If you have any questions or concerns, you should always visit or call your veterinarian – they are your best resource to ensure the health and well-being of your pets.

Roundworms: What Are They and Why They Are a Winter Risk For Your Dog

Roundworms are the most common intestinal parasite impacting companion dogs across the country, even dogs who are well cared for and receive regular veterinary care.

They live in a dog’s intestines and feed on the intestinal contents, are light brown or white and several inches long, and resemble spaghetti when in the dog’s intestines. Dogs with roundworms may show small bits of visible evidence of the worms in their poop or vomit.

Unfortunately, roundworms are incredibly common and are spread through dogs (and other animals) shedding the eggs through their feces. Other dogs then become infected by accidentally ingesting roundworm eggs while outside playing.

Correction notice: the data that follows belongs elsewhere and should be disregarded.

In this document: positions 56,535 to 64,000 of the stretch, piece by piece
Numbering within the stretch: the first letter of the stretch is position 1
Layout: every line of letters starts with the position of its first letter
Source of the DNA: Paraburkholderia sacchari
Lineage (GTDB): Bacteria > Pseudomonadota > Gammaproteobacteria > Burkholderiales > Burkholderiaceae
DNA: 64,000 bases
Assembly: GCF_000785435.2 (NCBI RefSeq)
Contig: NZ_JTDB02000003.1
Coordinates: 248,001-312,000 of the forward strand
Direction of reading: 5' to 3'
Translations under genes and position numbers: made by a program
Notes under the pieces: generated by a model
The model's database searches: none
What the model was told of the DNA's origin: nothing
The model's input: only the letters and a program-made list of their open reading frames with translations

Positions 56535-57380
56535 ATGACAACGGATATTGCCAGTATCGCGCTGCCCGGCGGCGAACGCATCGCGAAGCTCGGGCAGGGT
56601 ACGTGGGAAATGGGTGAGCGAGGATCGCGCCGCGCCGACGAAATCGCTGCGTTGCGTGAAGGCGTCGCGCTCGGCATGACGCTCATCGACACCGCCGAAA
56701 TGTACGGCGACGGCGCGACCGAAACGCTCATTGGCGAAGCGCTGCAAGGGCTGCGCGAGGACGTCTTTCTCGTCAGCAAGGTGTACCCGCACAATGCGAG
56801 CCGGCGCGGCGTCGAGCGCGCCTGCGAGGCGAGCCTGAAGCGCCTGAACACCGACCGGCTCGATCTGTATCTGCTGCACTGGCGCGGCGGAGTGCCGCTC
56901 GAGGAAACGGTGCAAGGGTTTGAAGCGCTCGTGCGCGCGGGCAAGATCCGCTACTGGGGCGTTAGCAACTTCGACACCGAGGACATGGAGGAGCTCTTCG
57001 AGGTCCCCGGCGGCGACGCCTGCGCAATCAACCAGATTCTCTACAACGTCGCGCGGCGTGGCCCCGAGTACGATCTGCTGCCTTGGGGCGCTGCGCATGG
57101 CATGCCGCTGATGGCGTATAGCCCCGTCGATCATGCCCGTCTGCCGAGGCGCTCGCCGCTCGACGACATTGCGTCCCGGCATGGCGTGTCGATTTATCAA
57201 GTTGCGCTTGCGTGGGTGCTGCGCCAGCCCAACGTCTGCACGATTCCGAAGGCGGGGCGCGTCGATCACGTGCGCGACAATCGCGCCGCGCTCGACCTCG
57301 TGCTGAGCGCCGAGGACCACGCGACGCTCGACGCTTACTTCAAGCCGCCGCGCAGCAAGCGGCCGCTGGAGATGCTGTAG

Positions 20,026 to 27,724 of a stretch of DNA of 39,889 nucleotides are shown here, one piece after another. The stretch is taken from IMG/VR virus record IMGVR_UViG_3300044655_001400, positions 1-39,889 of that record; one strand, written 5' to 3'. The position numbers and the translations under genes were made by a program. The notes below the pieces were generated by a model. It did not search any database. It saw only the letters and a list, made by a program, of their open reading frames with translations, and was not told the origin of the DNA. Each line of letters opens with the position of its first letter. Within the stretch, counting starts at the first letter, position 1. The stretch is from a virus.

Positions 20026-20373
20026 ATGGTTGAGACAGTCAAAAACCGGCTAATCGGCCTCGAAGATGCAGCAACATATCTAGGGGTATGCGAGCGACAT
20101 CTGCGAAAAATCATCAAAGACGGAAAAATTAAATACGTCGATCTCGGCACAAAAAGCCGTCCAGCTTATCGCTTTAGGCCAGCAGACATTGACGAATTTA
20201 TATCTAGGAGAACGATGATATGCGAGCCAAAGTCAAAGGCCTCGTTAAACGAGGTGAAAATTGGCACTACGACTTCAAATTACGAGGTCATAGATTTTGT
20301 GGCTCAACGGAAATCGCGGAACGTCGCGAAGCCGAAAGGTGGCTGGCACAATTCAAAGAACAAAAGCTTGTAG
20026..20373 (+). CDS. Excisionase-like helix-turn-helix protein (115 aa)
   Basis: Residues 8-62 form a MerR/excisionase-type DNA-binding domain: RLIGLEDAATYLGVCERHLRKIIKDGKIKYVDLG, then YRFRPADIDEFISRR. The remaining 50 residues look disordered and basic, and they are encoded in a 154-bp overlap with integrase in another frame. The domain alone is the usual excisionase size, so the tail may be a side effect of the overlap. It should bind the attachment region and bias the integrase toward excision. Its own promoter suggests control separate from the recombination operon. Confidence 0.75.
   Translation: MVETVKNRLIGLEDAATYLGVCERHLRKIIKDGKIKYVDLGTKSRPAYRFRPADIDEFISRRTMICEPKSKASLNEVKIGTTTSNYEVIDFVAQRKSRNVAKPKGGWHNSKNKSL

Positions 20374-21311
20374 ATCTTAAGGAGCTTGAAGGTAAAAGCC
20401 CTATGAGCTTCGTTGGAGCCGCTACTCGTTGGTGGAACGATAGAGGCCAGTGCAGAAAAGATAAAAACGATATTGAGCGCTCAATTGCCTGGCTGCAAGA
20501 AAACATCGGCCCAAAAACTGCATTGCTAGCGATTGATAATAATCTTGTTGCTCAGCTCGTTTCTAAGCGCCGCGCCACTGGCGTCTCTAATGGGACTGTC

Dogs of any age from newborn puppies to adults can be impacted by roundworms. Companion Animal Parasite Council (CAPC) which tracks infection rates nationally noted that dog fecal samples across the United States showed that 30 percent of dogs younger than 6 months shed roundworm eggs making this an issue impacting dogs of all ages from puppies to adults. In addition, CAPC studies have found that positive cases of roundworm infection have been detected in dogs in all 50 states across the country.

Why roundworms are the risk in the winter

Dr. Craig Prior, BVSC, CVJ, the former president of the CAPC says that the council’s work on the mapping of roundworm is beginning to show a seasonal prevalence of roundworm. The CAPC releases a monthly update of US cities that have the highest positive percentage increase of roundworms. Bookmark the monthly study (here) to check for updates.